Lt. Adam Gardner and Fire Inspector Joe Hassell said multiple witnesses reported seeing lightning strike the Eva Jane building during a thunderstorm immediately before the fire broke out.
“I talked to several of them, and they said there were actually three bolts of lightning,” Hassell said. “They said there was one over there close to some houses, one that hit the building itself and then one by the machine shop that hit the ground. They said you could see electricity running across the ground.”
Also, a rubber roof covering aided the fire’s acceleration, allowing it to pass over the firewalls and spread to other parts of the building. Firefighters battled for nearly seven hours to keep the inferno from reaching further.
“It took about 45 minutes to an hour to come up with a definite plan,” Gardner said. “Once we came up with the plan, we set up for it and stayed there with it. Luckily, it worked.”
Sylacauga Fire arrived at the scene around 12:30 p.m. Gardner said they reported the fire “under control” around 7 p.m.
Along with Sylacauga, 14 other fire departments responded: Talladega, Childersburg, Burney Station, County Line, Goodwater, Hollins, Ironaton, Munford, Oak Grove, Renfro, Stemley, Stewartville, Sycamore and Winterboro. Gardner expressed gratitude on behalf of the entire department for their assistance.
“Without the other departments, we would not have been able to set out the goal we wanted to accomplish,” Gardner said. “We had 12 volunteer departments to respond and help us, and then we had the Talladega Fire Department and personnel from Childersburg.”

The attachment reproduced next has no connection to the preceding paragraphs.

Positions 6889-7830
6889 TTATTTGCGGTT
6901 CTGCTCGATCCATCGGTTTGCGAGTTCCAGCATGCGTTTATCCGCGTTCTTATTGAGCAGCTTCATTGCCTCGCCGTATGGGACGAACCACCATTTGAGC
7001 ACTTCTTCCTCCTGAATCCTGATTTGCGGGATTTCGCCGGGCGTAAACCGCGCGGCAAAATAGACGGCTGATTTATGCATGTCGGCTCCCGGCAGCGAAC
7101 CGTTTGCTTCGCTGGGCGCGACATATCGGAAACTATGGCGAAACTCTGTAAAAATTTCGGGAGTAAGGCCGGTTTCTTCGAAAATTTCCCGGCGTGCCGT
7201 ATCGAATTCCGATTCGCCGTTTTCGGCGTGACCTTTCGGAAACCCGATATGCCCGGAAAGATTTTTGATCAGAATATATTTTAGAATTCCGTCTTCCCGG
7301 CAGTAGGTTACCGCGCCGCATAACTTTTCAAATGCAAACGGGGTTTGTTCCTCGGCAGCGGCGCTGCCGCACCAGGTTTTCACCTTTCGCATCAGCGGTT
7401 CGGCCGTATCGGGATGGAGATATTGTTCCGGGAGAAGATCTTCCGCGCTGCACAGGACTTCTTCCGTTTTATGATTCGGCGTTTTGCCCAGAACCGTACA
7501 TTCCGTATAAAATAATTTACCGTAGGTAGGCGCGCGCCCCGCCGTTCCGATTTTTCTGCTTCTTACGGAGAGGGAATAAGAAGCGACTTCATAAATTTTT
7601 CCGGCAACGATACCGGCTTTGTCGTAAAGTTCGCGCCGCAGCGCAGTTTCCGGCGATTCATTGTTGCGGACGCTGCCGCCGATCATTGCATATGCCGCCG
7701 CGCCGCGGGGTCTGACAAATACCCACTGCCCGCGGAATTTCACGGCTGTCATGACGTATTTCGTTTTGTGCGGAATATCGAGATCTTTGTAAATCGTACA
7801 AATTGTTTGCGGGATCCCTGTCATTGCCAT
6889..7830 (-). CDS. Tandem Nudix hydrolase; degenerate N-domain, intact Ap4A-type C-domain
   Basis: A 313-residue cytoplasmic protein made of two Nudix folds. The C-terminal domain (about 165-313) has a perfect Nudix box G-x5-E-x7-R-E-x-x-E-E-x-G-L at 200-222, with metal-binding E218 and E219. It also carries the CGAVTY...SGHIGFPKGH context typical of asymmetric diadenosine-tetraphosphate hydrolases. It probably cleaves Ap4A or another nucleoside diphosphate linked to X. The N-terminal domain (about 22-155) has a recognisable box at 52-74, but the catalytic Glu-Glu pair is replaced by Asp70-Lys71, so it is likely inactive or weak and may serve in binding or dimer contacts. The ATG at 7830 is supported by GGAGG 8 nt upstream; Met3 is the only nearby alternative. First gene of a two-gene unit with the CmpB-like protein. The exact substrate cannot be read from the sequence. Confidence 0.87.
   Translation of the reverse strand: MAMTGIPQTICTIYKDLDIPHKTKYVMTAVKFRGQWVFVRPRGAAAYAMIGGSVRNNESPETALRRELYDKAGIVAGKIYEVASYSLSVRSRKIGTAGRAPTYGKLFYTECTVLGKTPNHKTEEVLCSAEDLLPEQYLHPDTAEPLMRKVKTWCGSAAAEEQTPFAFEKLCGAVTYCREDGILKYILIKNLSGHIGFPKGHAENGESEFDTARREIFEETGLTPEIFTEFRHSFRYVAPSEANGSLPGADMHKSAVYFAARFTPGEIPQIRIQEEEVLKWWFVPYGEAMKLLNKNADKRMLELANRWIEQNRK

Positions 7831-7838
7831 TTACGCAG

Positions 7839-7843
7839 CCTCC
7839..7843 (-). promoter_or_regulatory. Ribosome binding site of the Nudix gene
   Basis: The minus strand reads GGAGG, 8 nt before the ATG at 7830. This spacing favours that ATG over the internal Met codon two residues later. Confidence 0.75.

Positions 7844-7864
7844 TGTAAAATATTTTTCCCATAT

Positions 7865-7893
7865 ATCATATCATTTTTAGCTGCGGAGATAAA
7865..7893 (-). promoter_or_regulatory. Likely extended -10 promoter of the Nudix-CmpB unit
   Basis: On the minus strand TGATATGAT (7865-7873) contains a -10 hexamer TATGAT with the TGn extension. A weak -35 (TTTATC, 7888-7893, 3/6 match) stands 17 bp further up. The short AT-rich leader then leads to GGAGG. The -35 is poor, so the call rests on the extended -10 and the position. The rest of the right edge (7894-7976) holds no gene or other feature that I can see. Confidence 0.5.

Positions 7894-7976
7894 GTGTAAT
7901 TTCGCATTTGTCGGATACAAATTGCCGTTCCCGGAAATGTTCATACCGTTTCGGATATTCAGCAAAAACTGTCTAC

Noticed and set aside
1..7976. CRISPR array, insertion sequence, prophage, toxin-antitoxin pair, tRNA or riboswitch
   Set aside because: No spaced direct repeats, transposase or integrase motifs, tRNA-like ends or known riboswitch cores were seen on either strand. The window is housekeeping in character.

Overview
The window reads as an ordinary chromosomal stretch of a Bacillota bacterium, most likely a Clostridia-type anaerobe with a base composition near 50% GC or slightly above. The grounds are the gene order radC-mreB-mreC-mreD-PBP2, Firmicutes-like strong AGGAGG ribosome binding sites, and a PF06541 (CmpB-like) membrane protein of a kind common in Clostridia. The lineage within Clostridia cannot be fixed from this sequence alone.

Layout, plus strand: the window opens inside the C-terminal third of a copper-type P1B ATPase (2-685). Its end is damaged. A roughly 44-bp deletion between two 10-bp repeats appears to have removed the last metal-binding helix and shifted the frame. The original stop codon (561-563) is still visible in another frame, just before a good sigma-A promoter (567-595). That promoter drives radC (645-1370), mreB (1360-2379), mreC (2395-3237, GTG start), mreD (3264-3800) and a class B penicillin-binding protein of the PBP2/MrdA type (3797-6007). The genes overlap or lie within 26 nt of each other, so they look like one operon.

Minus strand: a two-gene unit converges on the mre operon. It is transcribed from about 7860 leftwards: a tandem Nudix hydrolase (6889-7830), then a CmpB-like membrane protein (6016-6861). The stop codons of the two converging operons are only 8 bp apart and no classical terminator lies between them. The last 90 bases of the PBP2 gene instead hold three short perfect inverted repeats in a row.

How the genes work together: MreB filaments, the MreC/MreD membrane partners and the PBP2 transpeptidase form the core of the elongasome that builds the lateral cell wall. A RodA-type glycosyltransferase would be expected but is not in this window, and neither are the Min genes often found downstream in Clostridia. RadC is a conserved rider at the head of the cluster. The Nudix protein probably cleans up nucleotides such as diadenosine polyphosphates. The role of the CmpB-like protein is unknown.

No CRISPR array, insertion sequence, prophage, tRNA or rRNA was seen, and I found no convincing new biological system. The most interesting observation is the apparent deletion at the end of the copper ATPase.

Firefighters remained at the site the following two days and returned during the weekend to make sure nothing rekindled. No one was injured throughout the ordeal.
Other responders included Sylacauga Police, Sylacauga Ambulance, Talladega County Sheriff’s Department and the Coosa Valley Rescue Squad. Alabama Power, Sylacauga Utilities, Merkel Wrecker, Norfolk Southern, Allen Oil and the State Fire Marshal’s Office also provided assistance.
At least 15 local restaurants and businesses provided food and drinks for the emergency responders as well, and city employees chipped in by helping collect and distribute it.
Mayor Sam Wright also credited everyone who took part in the effort, particularly Sylacauga’s bravest.
“Our folks worked long, hard hours,” Wright said. “And they didn’t complain. They just did their job, and did more than was asked of them. When I first saw the fire … I thought to myself, ‘How in the world will they ever get control of it.’
“You can’t brag enough about our guys, and I can’t thank the people enough who came to our rescue, the merchants that helped us and everybody else. It took a lot of people.”
Contact Matt Quillen at email@example.com.